Hurt is extremely sympathetic in this outstanding British film. Glasgow: Cannon Clarkston Road. Odeon. Edinburgh: Odeon. Strathclyde: AMC (Tydebank.

I Short Circuit ll (PG) (KennethJohnson. US. 1988) Fisher Stevens. Michael McKean. Cynthia Gibb. 110mins. Innocuous sequel to a charming original has anthropomorphic android Number 5

trying to make it in the big city and coming

into contact with would-be " ymaker McKean. who‘s interesteo .n the marketing potential of the robot’s engaging capabilities.

Formula fodder aimed purely at the children's holiday market. but by no means the worst of its kind. Strathclyde: AMCClydebank.

I Sign O The Times ( 15) (Prince. US. 1987) Prince. Sheila E. Sheena Easton. 85 mins. Capturing one of today‘s most extravagantly talented pop composers live in action in Rotterdam. this is asuperior concert movie because Prince‘s stage performance is a superior entertainment. Hot stuff for the eyes and the ears. Edinburgh: ('amco.

I The Sicilian ( 18) (Michael Cimino. US. 1987) Christophe Lambert. Terence Stamp. Barbar Sukowa. Joss Ackland. 146 mins. Fumbling (‘imino attempt to tell the story of Sicilian gangster and folk hero Salvatore Giuliano. Shambling narrative organisation. and appalling diaIOgue mark this out as a real turkey from people who should know better.

Take a look at that casting though. the principals come from France. Britain and Germany but are supposed to be playing Italians. Edinburgh: Cameo.

I Slipstream (PG) (Steve Lisberger. UK. 1988) Mark Hamill. Bob Peck. Bill Paxton. 108 mins. In the aftermathofa nuclear catastrophe. isolated communities eke out a primitive living in the wasteland that remains. The only means oflong distance travel is the slipstream, a powerful wind strong enough to carry light aircraft. which becomes the route taken by a trio of adventurers as they try to catcha wanted murderer with a price on his head.

Curious blend of straight SF adventure and metaphysical philosophising. with the film stoppping to examine the beliefs and lifestyles of the various isolated communities (led by cameos from the likes of Ben Kingsley and F. Murray Abraham). with the result never quite adding up to the sum of its parts.

I Sugarbaby ( 15) (Percy Adlon. W. Germany. 1985) Marianne Sagebrecht. Eisi Gulp. 86 mins. The unlikely romance between an overweight. middle-aged undertaker‘s assistant and a young subway driver is the engaging focus of this quirky offering: a strange beguiling work at once warmly appealing and slightly repellent, that forces us to re-examine our notions of sexuality and desirability. Edinburgh: Filmhouse.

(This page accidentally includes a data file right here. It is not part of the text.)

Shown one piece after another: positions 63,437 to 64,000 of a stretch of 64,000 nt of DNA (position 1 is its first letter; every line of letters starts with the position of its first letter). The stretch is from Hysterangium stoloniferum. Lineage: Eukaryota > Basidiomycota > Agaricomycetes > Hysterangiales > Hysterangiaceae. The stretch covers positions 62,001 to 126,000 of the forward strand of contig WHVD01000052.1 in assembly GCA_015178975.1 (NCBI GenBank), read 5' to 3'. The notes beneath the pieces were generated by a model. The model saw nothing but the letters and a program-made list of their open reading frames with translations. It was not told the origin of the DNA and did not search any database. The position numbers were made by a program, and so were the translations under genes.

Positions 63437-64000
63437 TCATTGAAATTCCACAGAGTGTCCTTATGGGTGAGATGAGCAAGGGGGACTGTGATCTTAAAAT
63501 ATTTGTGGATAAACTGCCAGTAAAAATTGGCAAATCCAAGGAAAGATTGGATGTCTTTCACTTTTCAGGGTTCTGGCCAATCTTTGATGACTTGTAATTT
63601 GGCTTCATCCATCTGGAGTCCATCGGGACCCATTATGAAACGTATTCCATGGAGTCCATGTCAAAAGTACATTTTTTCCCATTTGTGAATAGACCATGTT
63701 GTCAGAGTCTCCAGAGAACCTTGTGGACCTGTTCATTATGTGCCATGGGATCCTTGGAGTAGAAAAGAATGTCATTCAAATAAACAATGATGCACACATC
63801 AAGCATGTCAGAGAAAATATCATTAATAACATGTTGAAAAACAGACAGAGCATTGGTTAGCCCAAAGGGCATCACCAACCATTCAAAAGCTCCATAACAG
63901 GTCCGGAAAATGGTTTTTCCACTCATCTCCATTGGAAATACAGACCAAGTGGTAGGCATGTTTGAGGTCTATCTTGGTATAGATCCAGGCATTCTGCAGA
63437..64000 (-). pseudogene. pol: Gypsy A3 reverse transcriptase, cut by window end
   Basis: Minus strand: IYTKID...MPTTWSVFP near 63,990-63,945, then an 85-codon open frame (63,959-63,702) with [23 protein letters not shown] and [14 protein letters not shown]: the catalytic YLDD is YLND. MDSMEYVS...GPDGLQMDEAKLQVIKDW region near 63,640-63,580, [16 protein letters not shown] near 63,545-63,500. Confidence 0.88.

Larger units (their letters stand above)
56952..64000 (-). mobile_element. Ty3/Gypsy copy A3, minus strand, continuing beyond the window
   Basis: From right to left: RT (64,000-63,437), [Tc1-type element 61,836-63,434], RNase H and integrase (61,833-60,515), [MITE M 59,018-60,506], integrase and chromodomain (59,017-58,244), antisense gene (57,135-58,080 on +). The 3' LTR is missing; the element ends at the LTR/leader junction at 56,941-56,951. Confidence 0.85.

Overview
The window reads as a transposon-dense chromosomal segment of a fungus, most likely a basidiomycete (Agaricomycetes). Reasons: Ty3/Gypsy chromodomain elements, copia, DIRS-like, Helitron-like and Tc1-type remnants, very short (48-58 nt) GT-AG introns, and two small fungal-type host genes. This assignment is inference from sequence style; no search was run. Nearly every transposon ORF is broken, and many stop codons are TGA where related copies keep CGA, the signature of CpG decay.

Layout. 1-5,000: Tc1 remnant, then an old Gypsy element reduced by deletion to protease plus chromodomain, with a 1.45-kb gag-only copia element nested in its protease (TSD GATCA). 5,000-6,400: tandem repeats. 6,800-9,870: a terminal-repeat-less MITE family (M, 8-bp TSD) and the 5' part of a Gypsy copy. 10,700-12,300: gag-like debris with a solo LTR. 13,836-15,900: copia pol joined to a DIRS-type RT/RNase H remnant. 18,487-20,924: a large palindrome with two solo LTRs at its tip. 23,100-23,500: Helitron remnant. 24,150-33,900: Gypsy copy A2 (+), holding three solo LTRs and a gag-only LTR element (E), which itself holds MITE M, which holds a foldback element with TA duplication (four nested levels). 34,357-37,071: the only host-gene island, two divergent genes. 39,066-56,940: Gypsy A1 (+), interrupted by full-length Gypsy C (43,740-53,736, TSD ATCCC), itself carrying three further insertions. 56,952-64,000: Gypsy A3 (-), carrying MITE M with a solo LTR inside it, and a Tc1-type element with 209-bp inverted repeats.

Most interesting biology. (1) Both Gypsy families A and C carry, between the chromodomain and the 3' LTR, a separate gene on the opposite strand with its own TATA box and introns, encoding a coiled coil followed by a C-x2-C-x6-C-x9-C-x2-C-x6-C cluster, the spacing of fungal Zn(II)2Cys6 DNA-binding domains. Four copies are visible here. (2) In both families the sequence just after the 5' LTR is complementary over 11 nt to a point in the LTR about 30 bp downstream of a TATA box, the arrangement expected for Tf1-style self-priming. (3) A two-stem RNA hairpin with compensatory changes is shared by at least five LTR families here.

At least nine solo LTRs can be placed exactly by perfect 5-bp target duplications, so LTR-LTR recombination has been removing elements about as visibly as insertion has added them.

I Swenn in Love (18) (VolkerSchlondorff. France/W. Germany. 1984) Jeremy Irons, Ornella Muti. Alain Delon. 110mins. Opulent, condensed Proust for the art house set with Irons as the French aristocrat infatuated by the lower class Muti. Edinburgh: Filmhouse

ITequlla Sunrise (15) (Robert Towne. US, 1988) Mel Gibson. Kurt Russell. Michelle Pfeiffer. 100 mins. Would-be ex-dope dealer Gibson finds that he can‘t quite shift his dark past, and his childhood friend Russell. now a narcotics cop becomes involved in trying to track him down. Meanwhile. Pfeiffer is the glamorous restaurant owner romantically caught between the two ofthem.

Disapointing second effort as director from renowned screenwriter Towne (Chinatown). which fails to surmount well-used narrative ingredients and winds down to a positively limp climax. Some good dialogue remains. but it‘s not enough. Edinburgh: Cannon. Strathclyde: AMC Clydebank.

I Tutti Fruttl ( 15) John Byrne‘s masterly rock'n‘roll romance follows the misadventures of legendary Scots beat combo The Majestics on their silver jubilee tour. and details the attendant emotional complications between band members Big Jaua McGlone (Robbie Coltrane) and Suzi Kettles (Emma Thompson). This special screening ofthc entire series should run for around eight hours (including intervals). and at the time of going to press it has been confirmed that John Byrne and most of the Majestics will attend. with the hope still remainingthat Big Jazza's mighty presence will also be on hand. Edinburgh Filmhouse.

I Travelling Avanl(15)Thierry Fremont. Simon de la Brosse, Ann-Gisel Glass. 114 mins. France in the late 19405 is rebuilding after the war. but in the midst offuel shortages and housing problems are three dedicated cineastes. devoted to setting up a film society by any means necessary. Enjoyable look back at the roots ofthc French Nouvelle Vague. when enthusiasts and critics like director Tachella. and Andre Bazin began the revolution that came to screen fruition in the late Fifties classics by Godard and Truffaut.

Glasgow: (iFI'. Edinburgh: EU Film Society.

I Travelling North (PG) r} (Carl Schultz. Australia. 1987). Leo McKernJulia Blake. Graham Kennedy. 95 mins. Leo McKern stars as the irascible Frank. who attempts to retire with his younger loverto an idyllic new life in Queensland. A funny and well made reminder that life doesn‘t

end at sixty plus. but it suffers from aslight lack of engagement with these determindly unsentimental characters.

ITwlns (15) (Ivan Reitman. US. 1988) Danny De Vito, Arnold Scwarzenegger. Kelly Preston. Chloe Webb. 107 mins. In an effort to create the perfect human (male. nateh) scientists impregnate a beautiful woman artist with the sperm of six diversely distinguished men. and the resulting offspring grows up in an isolated research station to be our man Arnie. However. an unexpected side-effect is runty brother De Vito. and when the two finally meet up many years later. their search to find their mother is the catalyst for an unlikely family relationship.